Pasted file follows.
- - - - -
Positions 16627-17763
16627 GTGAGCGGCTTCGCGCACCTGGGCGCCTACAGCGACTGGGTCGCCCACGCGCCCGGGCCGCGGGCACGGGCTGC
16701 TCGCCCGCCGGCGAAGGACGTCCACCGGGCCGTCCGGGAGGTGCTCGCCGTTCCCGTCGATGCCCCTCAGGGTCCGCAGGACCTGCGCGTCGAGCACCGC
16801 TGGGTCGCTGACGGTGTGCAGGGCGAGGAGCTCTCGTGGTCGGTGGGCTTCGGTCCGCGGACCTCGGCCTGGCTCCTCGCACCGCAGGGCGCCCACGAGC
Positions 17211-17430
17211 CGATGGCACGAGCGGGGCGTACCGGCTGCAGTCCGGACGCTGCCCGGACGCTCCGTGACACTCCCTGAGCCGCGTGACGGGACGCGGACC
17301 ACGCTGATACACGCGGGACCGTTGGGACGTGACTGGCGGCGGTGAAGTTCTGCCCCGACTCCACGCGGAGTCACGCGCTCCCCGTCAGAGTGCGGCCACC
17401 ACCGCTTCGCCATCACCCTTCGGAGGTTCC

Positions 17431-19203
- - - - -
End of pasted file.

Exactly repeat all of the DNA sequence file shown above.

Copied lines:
Positions 16627-17763
16627 GTGAGCGGCTTCGCGCACCTGGGCGCCTACAGCGACTGGGTCGCCCACGCGCCCGGGCCGCGGGCACGGGCTGC
16701 TCGCCCGCCGGCGAAGGACGTCCACCGGGCCGTCCGGGAGGTGCTCGCCGTTCCCGTCGATGCCCCTCAGGGTCCGCAGGACCTGCGCGTCGAGCACCGC
16801 TGGGTCGCTGACGGTGTGCAGGGCGAGGAGCTCTCGTGGTCGGTGGGCTTCGGTCCGCGGACCTCGGCCTGGCTCCTCGCACCGCAGGGCGCCCACGAGC
Positions 17211-17430
17211 CGATGGCACGAGCGGGGCGTACCGGCTGCAGTCCGGACGCTGCCCGGACGCTCCGTGACACTCCCTGAGCCGCGTGACGGGACGCGGACC
17301 ACGCTGATACACGCGGGACCGTTGGGACGTGACTGGCGGCGGTGAAGTTCTGCCCCGACTCCACGCGGAGTCACGCGCTCCCCGTCAGAGTGCGGCCACC
17401 ACCGCTTCGCCATCACCCTTCGGAGGTTCC

Positions 17431-19203